The Malay Way

Selamat Datang World,

As I’ve been staying with a local family in a homestay here in Batu Puteh, I thought that I would attempt to paint a picture of life in a typical Borneo village for you all.

grandfathers-shop

To reach our house you start at the volleyball pitch under the flyover and walk away from the wifi zone, crossing over the little stream as you go (preferably stepping on the big stone and not the pipe as the pipe is deceptively slippy). Once you’ve ducked under the washing line at the end of the little alley with all the planks to walk on, our house will be opposite you. The house is a typical Malay structure: one storey, raised on stilts and made entirely of wood. Quite excitingly, whereas other houses have cars or storage under their floorboards, we have a collection of goats, chickens and the village shop. On entering our house, ensuring that you have removed your shoes, the first thing that hits you is the simplicity of life here. Aside from the surprisingly large Samsung TV, great-grandmother’s chair and the Liverpool FC scarf hanging on the wall, the main room is pretty much empty. All the bedrooms lead off from this square space including the hamster-wee-scented wooden box where I’ve been sleeping under my magically protective mosquito net. Connected to the main room is also a lean-to where the sink-less kitchen (a real puzzler there) and the ‘facilities’ are. With a squat toilet and bucket room as opposed to a shower room the facilities are basic yet bearable.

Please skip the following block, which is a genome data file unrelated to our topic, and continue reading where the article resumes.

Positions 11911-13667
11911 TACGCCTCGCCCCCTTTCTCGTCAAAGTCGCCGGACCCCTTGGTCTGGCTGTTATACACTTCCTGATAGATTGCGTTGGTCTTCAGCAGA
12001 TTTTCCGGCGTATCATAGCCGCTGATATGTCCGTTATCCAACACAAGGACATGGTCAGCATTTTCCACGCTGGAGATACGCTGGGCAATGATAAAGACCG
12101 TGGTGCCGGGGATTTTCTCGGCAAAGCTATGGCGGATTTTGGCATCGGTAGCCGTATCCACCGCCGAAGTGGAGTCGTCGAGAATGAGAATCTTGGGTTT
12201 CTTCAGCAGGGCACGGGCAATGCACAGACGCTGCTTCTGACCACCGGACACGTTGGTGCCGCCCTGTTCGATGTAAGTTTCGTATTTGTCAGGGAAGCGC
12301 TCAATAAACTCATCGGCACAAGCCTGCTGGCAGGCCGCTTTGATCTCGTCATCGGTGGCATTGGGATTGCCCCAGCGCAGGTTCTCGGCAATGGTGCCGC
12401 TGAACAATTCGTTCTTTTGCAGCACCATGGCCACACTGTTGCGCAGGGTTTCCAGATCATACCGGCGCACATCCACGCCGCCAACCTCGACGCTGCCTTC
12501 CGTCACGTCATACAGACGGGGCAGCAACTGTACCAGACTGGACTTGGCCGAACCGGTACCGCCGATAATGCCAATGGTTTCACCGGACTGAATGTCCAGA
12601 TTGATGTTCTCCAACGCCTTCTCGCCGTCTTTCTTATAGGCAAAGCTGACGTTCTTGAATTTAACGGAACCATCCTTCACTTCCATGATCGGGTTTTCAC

my-malay-home

What the accommodation lacks in decor it certainly makes up for in food. Every meal we eat out on the veranda at the front of the house. After washing our hands with a plastic red teapot we dig into whatever wonders await us whether it be pumpkin, fish or crab. It turns out that there is an art to shovelling rice using your bare hands and I would be blatantly lying if I said I had mastered this technique. After dinner entertainment includes tag, balancing a cup on top of your head and a cultural evening spent dancing and trying not to rip our traditional outfits. All of these enthral the two little boys who live here even if our communication is limited to their only English word: “Hello!”.

My favourite thing about the village is the sense of community. Living in a house with four generations, the importance of family is obvious here. There always seems to be a cousin or a distant aunt round, sat chatting with great-grandmother or buying something from grandfather’s shop. One night there seemed to be at least three times the normal number of people in the little house and more kept appearing from every corner.

view-of-the-village

There simply aren’t enough words to tell you all there is to be said about everything I’ve learnt and experienced over the last few days. It’s a way of life that has taken years to develop. But there are enough words to tell you that travel truly does open the mind. Only once you’ve walked the road of another will you be able to appreciate all the blessings in your own life yet at the same time realise how pure and simple happiness can be. Money isn’t essential to be able to have a good life, it’s about the people around you and not the possessions. Even so, money could buy a scent diffuser and that could greatly improve our little box bedroom. Money could also buy some earplugs to stop the call for prayer from the village Mosque waking us all up at 5am.

I’ll keep you posted,
Joanna x

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